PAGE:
“Nostalgia is a toxic impulse.” – John Hodgman
How are we to understand this? Us of the empathetic and nostalgic temperament?
What We Feel About the Past
When you look back on your life, what parts of it do you aggrandize? Let me answer that question about myself.
- My fight against the divorce, my attempts to use couples therapy to fix our broken partnership.
- My relationship with my kids (mainly the highs, rather than the lows of losing 70% of their time)
- The loss of my mother, father, brother, and sister (each affected me deeply)
- How I loved well, with enthusiasm, and commitment
- Continuous creative output (music, poems, books, memories)
I can find things to worry about. I can find parts of my life that have not gone well. But when we’re trying to regain our balance and energy, we need to recall the things we did well. The ways we stood up to bullying and abuse by neglect. We need to remember the things we did right, in spite of others working against us.
How Nostalgia Hurts
It’s not a long walk to get to the regrets. They come up all the time. In relation to my kids, I am sad about the time we lost together. I think my positive and optimistic character traits would’ve been beneficial for my kids. I lost them in 3rd grade (daughter) and 5th grade (son). Through the most influential years of their lives, my ex-wife ignored my requests to co-parent. She weaponized indifference. Often telling me, “I will have to talk to my husband to consider your request. Probably not until next week.”
My nostalgia tends to be about the good stuff. The full-family times of movie night, wrestling on the bed, swimming at the neighborhood pool, or walking in the greenbelt. And then I feel the loss of that happy time.
Nostalgia is inevitable. But it can also be a catalyst. Don’t like the situation you’re in, change it. Don’t like how you feel or look? Get up and get active. I do still feel nostalgic from time to time, and I repurpose that energy toward action. What action can I take to move my life forward?
Losing the Pain
As we walk away from our painful failures, we can gain distance and perspective. The divorce was a good thing. Finding another partner depended on the ending of our dysfunctional marriage. All the love I’ve experienced since being divorced, and the lessons I’ve learned about what is healthy and good. I am in a better place.
I hope my kids continue to grow and thrive in spite of the bitterness and controlling behaviors of their mom and her husband. That’s part of what I’m here for. To buffer the toxic actions of the “other parents.” Neither of my kids call them “my parents.” They go by first names only. My ex-wife and her husband are on their own journey of rediscovery of life after the kids have left their nest. [To say it’s not going well would be an understatement.]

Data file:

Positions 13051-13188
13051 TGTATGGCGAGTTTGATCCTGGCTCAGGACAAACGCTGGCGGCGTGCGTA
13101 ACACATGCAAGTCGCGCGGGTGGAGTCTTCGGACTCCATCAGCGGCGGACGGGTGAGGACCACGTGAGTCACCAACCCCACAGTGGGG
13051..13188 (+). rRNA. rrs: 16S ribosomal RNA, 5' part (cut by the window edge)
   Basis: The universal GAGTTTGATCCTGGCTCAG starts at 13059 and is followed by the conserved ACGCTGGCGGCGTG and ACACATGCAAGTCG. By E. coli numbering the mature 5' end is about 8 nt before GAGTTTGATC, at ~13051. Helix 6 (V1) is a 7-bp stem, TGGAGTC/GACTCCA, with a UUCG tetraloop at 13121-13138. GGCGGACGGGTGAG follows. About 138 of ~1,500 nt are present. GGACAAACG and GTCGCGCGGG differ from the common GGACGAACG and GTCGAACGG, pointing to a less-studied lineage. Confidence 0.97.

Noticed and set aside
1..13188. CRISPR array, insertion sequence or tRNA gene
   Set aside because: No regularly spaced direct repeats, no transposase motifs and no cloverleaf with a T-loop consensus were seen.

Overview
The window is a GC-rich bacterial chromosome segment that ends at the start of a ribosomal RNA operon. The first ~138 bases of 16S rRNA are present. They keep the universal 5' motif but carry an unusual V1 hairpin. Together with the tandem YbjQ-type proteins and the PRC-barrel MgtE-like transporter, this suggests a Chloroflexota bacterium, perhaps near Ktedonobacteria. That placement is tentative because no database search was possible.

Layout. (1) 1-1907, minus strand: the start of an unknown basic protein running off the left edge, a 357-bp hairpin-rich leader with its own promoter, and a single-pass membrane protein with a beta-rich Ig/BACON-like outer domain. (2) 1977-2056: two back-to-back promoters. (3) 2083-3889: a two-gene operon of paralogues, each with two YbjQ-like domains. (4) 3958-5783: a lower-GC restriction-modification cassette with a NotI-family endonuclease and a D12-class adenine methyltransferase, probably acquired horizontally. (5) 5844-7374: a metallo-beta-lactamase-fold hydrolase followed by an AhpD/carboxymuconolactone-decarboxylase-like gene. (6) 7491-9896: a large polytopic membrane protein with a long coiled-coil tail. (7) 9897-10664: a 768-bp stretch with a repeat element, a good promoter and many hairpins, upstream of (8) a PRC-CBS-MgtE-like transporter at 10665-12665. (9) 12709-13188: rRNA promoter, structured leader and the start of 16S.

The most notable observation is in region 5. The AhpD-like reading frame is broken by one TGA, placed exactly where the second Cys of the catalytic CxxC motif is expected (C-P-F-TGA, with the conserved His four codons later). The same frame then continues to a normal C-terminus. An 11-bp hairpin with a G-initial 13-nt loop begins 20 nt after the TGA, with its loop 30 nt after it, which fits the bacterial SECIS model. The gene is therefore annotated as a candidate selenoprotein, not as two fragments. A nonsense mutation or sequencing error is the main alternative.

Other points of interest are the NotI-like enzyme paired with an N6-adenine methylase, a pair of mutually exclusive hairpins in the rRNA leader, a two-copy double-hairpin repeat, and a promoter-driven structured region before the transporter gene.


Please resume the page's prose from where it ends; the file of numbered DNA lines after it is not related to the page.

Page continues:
How their troubles are being pushed down to both of my kids, is still unfathomable. Keep your own shit in your own hula hoop. And don’t flick shit at the parent who is trying to do good. I cannot repair the damage of the lost time. I can’t be an apologist for their dickish mom and her dickish husband. I can only focus on my actions, my words, and how I support my kids.
When I wax nostalgic these days is more about my lost sister who died when I was 22 and she was 32. She was my “emotional” parent. She was my connection to creativity, music, and life. And when she passed, I was tempted to go with her. I was marrying a woman I didn’t know anything about. My sister saw the lie of my first wife. She probably would’ve liked the mother of my children. Until she turned feral.
I have fond memories of my mom. Fewer of my dad. And mainly photos and feels for my sister. My brother and I had a difficult relationship. His alcoholism didn’t endear him to me. He was like my dad but funnier and more depreciating. In my nostalgic moments, if I begin going down the kids/divorce/wife road, I gently nudge my mood in a new direction. A picture of my sister usually brings me back to more supportive memories.
Release the Memories
Don’t get caught up in nostalgia that doesn’t inform or help you. When you find you’re moping in the sadness of nostalgic regret, change the channel. Find a different memory to reanimate. The toxicity comes from wallowing in the hard times and staying there. Regret where you’ve been, yes, but make plans and take action toward the future that you want. Memories are healing and healthy.
When they turn toxic, get some support to redirect yourself. In my life, I have turned to relationships. Those worked out temporarily. I also turned to Al-Anon meetings. The fellowship of the 12-step program, whichever you subscribe to, is unending and unwavering.
More from the Positive Divorce
- What A Single Dad Wants In the *Next* Relationship
- What the Single Dad Wants – 9 Months Later (an update)
- The Three Essential Elements of Love
You can find all of my books on AMAZON.